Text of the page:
Given that A. platanoides can aggressively colonize (Wyckoff & Webb 1996; Martin 1999; Webb et al. 2000) and persist in shaded understoreys (Kloeppel & Abrams 1995; Sanford, Harrington & Fownes 2003), it can build up a large pool of advance regeneration in relatively undisturbed native forests. These understorey saplings are typically non-reproductive and may persist for upwards of 30 years (Bertin et al. 2005; Webster, Nelson & Wangen 2005). Consequently, the reproductively active portion of the population on Mackinac Island, during any given time period, was probably less than would be predicted based on tree age alone. However, saplings growing in canopy gaps or under high shade may be able to recruit into the overstorey nearly a decade before native shade-tolerant species (Webster, Nelson & Wangen 2005). Highly variable understorey residence times prior to canopy recruitment and subsequent seed production make it difficult to accurately model the invasion dynamics of shade-tolerant woody perennials in forested systems. Following successful introduction and establishment, these species may appear harmless for decades before being released by natural or anthropogenic disturbance (e.g. overstorey tree-fall gaps or logging). Nevertheless, canopy turnover rates in most forests would still result in the gradual conversion of native forests to exotic species through natural gap dynamics. Large-scale anthropogenic disturbances or catastrophic natural disturbances that remove most of the native canopy during a single event, however, could result in a rapid shift towards exotic dominance in forests with well-developed seedling layers of A. platanoides or other perennial woody invaders tolerant of shade (Hutchinson & Vankat 1997; Webb et al. 2000; Collier, Vankat & Hughes 2002; Yates, Levia & Williams 2004). Other exotic tree species that are intolerant of shade, such as Ailanthus altissima (Miller) Swingle, may be able to gain a foothold in large tree fall gaps and then invade rapidly following more intense disturbance (Knapp & Canham 2000; Call & Nilsen 2003). Consequently, it may be difficult to demonstrate the risk posed by exotic, woody perennials, especially if they are commercially important species, given that widespread range expansion and deleterious impacts may lag decades behind widespread introduction.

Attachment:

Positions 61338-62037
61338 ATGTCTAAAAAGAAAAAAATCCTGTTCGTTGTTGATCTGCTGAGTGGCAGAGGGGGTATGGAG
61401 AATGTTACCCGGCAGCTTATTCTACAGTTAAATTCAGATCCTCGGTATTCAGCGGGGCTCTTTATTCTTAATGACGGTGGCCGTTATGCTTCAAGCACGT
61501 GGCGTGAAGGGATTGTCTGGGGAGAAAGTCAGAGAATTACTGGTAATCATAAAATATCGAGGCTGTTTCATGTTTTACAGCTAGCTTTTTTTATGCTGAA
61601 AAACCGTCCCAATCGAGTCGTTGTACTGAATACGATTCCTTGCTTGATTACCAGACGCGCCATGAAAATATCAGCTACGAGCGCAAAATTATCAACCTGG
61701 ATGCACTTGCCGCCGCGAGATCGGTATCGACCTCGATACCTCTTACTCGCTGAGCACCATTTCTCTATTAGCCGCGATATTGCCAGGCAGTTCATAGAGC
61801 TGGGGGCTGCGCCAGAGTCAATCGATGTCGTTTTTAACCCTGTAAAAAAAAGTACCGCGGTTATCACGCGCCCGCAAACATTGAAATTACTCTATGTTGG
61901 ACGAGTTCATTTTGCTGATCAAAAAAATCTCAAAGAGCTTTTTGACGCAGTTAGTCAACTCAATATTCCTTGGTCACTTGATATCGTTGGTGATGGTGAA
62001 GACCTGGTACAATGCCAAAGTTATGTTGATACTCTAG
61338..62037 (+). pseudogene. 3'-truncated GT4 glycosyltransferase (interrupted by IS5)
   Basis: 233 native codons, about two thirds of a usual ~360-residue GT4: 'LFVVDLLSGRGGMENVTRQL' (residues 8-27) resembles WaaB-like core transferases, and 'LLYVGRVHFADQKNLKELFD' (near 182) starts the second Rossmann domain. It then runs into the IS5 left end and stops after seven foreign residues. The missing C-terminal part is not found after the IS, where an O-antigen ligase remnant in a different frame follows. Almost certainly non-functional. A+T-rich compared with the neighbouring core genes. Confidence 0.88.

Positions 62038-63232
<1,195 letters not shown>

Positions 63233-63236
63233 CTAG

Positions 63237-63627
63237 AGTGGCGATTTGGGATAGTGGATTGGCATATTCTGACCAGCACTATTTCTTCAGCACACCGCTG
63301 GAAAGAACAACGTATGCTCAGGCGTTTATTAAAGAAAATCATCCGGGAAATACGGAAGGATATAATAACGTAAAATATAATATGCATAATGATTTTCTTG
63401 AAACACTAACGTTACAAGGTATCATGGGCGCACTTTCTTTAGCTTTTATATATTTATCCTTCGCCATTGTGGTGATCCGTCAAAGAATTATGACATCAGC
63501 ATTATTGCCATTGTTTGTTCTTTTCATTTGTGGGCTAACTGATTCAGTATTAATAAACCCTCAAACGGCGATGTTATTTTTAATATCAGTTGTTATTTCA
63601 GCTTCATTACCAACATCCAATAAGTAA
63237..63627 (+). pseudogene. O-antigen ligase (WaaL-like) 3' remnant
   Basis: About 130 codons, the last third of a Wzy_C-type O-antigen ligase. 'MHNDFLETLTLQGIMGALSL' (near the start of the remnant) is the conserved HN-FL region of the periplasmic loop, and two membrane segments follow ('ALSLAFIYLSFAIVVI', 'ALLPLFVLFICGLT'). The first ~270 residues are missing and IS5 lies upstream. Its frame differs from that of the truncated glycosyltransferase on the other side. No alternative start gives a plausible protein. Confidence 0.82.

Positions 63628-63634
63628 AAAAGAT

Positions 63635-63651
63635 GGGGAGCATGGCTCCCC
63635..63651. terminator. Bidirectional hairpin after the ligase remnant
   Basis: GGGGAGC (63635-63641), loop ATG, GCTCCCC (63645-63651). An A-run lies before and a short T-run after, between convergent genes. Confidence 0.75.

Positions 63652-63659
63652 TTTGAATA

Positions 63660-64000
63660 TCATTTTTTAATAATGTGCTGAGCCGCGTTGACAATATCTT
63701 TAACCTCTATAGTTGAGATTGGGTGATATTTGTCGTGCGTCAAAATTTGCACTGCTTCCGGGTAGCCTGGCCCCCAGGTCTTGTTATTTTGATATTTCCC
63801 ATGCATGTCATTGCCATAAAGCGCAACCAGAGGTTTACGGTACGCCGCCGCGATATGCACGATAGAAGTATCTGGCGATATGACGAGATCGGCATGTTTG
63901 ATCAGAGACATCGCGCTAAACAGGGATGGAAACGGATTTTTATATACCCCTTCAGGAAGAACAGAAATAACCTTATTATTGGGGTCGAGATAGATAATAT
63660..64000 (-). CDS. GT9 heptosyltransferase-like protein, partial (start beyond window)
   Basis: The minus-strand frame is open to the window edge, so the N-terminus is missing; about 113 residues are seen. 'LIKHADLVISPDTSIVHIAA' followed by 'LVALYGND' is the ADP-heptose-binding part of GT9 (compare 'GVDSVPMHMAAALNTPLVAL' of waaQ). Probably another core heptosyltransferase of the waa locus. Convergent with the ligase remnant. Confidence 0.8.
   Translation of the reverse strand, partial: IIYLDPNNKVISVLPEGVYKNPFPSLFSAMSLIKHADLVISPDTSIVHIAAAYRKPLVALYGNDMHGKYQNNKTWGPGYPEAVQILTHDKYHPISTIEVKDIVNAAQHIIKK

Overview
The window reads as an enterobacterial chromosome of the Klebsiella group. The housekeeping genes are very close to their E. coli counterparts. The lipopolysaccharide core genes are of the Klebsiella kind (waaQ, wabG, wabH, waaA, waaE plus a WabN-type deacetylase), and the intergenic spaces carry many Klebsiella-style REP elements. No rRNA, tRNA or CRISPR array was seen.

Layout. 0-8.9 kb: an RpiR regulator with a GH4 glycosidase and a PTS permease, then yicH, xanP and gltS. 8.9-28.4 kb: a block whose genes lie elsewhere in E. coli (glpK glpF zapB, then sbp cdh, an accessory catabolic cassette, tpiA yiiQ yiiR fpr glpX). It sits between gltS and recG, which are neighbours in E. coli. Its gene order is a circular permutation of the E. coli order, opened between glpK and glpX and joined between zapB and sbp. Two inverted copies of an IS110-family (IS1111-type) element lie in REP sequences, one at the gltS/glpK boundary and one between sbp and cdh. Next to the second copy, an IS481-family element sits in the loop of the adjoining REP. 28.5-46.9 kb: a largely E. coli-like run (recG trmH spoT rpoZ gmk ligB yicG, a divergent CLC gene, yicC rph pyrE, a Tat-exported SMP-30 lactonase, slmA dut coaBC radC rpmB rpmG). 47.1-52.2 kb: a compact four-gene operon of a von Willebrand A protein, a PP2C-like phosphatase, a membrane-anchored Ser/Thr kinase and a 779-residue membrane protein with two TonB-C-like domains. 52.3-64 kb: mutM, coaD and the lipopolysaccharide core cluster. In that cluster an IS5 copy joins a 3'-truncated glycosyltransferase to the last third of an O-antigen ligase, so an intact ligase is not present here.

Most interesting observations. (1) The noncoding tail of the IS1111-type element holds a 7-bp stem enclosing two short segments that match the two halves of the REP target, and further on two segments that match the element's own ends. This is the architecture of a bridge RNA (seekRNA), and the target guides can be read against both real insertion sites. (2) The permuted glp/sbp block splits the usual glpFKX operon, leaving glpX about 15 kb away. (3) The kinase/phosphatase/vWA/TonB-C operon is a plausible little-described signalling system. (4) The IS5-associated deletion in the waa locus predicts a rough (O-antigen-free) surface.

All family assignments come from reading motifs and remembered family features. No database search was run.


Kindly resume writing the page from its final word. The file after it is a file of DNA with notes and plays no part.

The potential for multiple lag phases during the expansion phase of population spread may require somewhat more complex invasion models, which incorporate population age structure, the temporal and spatial availability of habitat, and changes in dispersal mode as the population expands (Higgins, Richardson & Cowling 2001). For example, the theory of stratified diffusion could be expanded to include a punctuated or stepped expansion phase that is sensitive to both positive and negative feedbacks. In the case of shade-tolerant exotic trees, lags during the expansion phase may be strongly influenced by the long time needed to reach reproductive maturity, which is also influenced by the frequency of disturbances that facilitate canopy recruitment. For example, the availability of canopy gaps proximate to parent populations or probable long-distance dispersal sites may be an important determinant of lag behaviour because it influences the time needed for individuals to reach reproductive maturity (as is the case with suppressed understorey saplings awaiting the formation of a canopy gap). Similarly, spread may slow as the invasion radiates away from dispersal corridors and more readily invaded habitats into a less easily invaded matrix. All of these phenomena are scale dependent and may become obscured at increasingly large temporal and spatial scales. Additionally, at the metapopulation scale non-synchronous introductions could conceivably ‘average out’ lags displayed by individual populations. Nevertheless, lag behaviour during the expansion phase may have important implications for control and risk assessment efforts at local and regional scales.